One hint - You'll want to have a yardstick nearby when reading this as the dimensions for the statue are given.  Most of your children will probably be about the size of Liberty's mouth (3' 0") to the length of her nose (4' 6").  Have fun measuring her torch or hand, but I wouldn't suggest you try her height from base to torch! When gazing on the last, lovely illustration, I couldn't help singing, "My country, 'tis of thee, sweet land of liberty, of thee I sing..." 

 More resources about the Statue of Liberty are given at the end of this book.
 The official website of the Statue of Liberty is

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Jul 4, 2012

Verbal Comm: The Pledge of Allegiance

[verbal communications]
The text of the Pledge of Allegiance is illustrated with stunning photographs of American landscapes, monuments, and flags. The meaning of the pledge, its history, and information about the flag are included.

This book by Scholastic Press is a wonderful tool for children ages 4 and up who want to learn about the origin and purpose behind reciting the Pledge of Allegiance.

The Pledge of Allegiance

I pledge allegiance to the flag
of the United States of America,
and to the republic for which it stands,
one nation under God, indivisible,
with liberty and justice for all.

Rachel Faith leads us in the Pledge!

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Jul 2, 2012

A 4th of July Craft!

Create something special with a common kitchen utensil to celebrate this Independence Day.   What a great idea from the blog, Family Chic.

4th of July Noisemakers

Click here for their BLOG and complete instructions.

July Reflections: Happy Birthday, Miss Liberty

Recollections of my preschool birthdays still bring me joyous smiles. Being born on July 3rd was certainly not without festivity. Flags, parades, decorations, picnics - all of this seemed like quite a big "to-do" just for "my" birthday. Once again Mom had made my traditional 2-layer pink, white and blue checkerboard cake (being frugal meant not using too much red food coloring). "HAPPY BIRTHDAY" was written in crooked red icing and little flags were all around the edge.

My sisters and I could hardly wait until it got dark after supper, because we knew what was coming - sparklers! We always got sparklers on my birthday! Around and around the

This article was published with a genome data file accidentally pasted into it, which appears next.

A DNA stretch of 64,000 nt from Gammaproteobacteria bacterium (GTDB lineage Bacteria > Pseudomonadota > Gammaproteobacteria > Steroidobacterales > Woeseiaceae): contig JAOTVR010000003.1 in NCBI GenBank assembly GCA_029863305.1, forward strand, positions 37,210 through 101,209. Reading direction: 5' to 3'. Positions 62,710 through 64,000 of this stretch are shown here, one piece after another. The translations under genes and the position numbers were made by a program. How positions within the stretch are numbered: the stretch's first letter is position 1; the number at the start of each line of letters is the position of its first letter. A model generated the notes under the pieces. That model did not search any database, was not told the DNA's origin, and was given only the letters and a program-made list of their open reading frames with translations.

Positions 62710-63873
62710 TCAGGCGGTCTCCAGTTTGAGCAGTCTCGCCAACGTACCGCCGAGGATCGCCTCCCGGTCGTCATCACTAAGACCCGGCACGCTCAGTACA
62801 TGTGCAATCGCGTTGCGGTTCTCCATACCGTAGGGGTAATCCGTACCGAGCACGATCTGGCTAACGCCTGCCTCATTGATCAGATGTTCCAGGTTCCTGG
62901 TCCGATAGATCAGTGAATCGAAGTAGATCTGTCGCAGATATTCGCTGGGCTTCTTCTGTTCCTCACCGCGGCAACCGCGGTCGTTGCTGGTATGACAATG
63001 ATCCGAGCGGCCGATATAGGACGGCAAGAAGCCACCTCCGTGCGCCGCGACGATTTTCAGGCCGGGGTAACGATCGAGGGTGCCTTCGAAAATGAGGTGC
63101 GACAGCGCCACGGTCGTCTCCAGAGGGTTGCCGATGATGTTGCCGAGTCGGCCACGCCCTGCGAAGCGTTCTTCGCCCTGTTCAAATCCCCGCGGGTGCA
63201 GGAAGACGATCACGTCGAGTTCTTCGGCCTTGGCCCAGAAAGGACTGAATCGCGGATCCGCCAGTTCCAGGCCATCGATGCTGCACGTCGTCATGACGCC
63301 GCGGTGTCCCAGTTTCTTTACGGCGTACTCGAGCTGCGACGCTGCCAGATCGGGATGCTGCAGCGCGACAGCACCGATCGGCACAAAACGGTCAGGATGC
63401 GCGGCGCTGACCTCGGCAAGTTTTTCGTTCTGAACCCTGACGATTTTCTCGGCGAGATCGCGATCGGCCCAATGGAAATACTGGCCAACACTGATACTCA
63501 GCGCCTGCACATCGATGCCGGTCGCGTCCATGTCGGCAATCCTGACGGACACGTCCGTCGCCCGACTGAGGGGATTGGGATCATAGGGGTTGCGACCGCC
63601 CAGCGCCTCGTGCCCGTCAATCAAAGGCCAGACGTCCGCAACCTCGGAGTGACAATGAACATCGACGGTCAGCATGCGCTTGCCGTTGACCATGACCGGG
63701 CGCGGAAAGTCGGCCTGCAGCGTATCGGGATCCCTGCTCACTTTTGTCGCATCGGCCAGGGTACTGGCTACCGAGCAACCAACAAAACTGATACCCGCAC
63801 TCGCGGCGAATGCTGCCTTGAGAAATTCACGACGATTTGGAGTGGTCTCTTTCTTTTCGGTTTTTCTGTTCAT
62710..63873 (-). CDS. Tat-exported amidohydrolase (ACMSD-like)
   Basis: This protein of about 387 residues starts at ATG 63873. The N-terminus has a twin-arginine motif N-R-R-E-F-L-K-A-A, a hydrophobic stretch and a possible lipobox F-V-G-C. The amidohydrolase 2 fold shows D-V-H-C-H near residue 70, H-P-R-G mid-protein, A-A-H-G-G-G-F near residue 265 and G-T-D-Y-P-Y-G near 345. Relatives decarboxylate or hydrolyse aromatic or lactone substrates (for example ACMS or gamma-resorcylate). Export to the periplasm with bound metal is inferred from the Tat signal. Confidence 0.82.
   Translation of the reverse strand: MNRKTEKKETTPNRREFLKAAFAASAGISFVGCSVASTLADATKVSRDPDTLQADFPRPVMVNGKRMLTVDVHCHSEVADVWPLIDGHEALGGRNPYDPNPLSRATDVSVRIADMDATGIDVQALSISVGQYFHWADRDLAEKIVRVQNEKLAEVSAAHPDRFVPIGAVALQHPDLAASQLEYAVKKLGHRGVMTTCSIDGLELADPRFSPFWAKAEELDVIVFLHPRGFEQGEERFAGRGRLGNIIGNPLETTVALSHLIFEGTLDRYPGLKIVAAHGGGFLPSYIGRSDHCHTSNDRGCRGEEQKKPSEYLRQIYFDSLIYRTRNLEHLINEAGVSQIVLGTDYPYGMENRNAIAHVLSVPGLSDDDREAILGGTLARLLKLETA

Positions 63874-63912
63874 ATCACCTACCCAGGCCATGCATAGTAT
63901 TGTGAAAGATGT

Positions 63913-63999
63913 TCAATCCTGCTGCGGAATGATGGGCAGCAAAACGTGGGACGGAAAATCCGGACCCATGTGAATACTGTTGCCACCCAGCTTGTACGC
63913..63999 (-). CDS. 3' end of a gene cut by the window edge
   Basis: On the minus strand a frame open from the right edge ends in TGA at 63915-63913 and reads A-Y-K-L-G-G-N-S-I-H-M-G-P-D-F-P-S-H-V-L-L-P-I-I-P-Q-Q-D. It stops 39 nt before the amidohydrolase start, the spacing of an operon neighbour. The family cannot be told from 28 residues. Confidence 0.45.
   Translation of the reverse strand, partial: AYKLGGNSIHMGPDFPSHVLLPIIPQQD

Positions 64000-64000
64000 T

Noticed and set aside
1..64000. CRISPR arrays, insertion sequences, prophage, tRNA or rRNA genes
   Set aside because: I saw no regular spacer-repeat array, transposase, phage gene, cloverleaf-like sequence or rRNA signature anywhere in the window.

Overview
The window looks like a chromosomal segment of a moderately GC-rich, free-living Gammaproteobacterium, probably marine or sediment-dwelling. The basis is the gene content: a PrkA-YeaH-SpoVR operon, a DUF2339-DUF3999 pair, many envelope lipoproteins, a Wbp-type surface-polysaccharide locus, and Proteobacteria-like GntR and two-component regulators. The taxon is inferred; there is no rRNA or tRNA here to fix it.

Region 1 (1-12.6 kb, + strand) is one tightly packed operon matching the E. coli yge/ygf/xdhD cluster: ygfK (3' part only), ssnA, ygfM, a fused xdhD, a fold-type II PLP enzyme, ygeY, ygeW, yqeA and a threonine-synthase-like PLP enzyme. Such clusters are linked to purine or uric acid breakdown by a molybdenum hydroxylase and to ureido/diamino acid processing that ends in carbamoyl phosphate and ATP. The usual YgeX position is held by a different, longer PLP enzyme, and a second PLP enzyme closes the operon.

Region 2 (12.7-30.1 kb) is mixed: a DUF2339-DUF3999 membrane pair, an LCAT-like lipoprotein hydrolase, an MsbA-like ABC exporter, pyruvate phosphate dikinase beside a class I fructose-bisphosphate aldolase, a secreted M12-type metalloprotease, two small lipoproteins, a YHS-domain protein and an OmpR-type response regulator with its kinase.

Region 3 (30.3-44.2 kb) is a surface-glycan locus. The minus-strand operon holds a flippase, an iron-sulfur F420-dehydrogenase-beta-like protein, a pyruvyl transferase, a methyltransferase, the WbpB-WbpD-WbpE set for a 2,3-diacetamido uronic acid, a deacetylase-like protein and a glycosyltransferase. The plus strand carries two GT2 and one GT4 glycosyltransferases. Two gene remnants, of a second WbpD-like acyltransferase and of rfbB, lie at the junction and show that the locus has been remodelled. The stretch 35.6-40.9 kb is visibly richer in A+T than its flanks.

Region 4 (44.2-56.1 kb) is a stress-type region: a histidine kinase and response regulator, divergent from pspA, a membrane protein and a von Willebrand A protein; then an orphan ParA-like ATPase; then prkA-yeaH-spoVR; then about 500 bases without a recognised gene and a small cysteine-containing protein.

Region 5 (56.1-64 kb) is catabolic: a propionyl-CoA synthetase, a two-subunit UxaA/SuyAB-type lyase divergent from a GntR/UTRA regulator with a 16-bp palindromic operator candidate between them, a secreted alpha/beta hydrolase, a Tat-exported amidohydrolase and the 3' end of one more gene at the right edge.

yard we would run, squealing with delight, writing our names in the air.  Box after box of sparklers were discarded, until we carefully lit our final one and danced in circles, bowing and twirling until the last little flicker went out.  "Remember," daddy said, "there'll  be bigger fireworks tomorrow."  Wow! Were my birthdays ever special!  But soon after I started school, I came to realize that "my" birthday fireworks were not for me at all, but for a famous lady. Someone named Lady Liberty. Who was she? Why was she so special?  

Through the years my pride in America grew as my knowledge of our great country deepened.  I loved being called a "firecracker baby" and until I married and left home, always insisted on having  a pink, white and blue checkerboard birthday cake with flags. And yet something was missing; I had a longing to meet this lady with whom I'd shared such fond memories. Then it finally happened. On my first trip to New York City, just 10 years ago, as my plane was flying over Ellis Island, the clouds parted and there she was. As I stared down at the loveliest lady in American history, I could only imagine how many hundreds of thousands of eyes had gazed upon her with hope for a new life. Her golden torch gleamed in the sunlight, with flames that do not destroy, but enlighten the future of thousands. I felt 

tears running down my cheeks.  "Oh, Miss Liberty, you deserve ALL the fireworks and even the sparklers!" I whispered.

This month we will be sharing books about the Statue of Liberty, flags and other symbols of our country.  It's never too early to instill pride in America. 

Mary Byrne Kline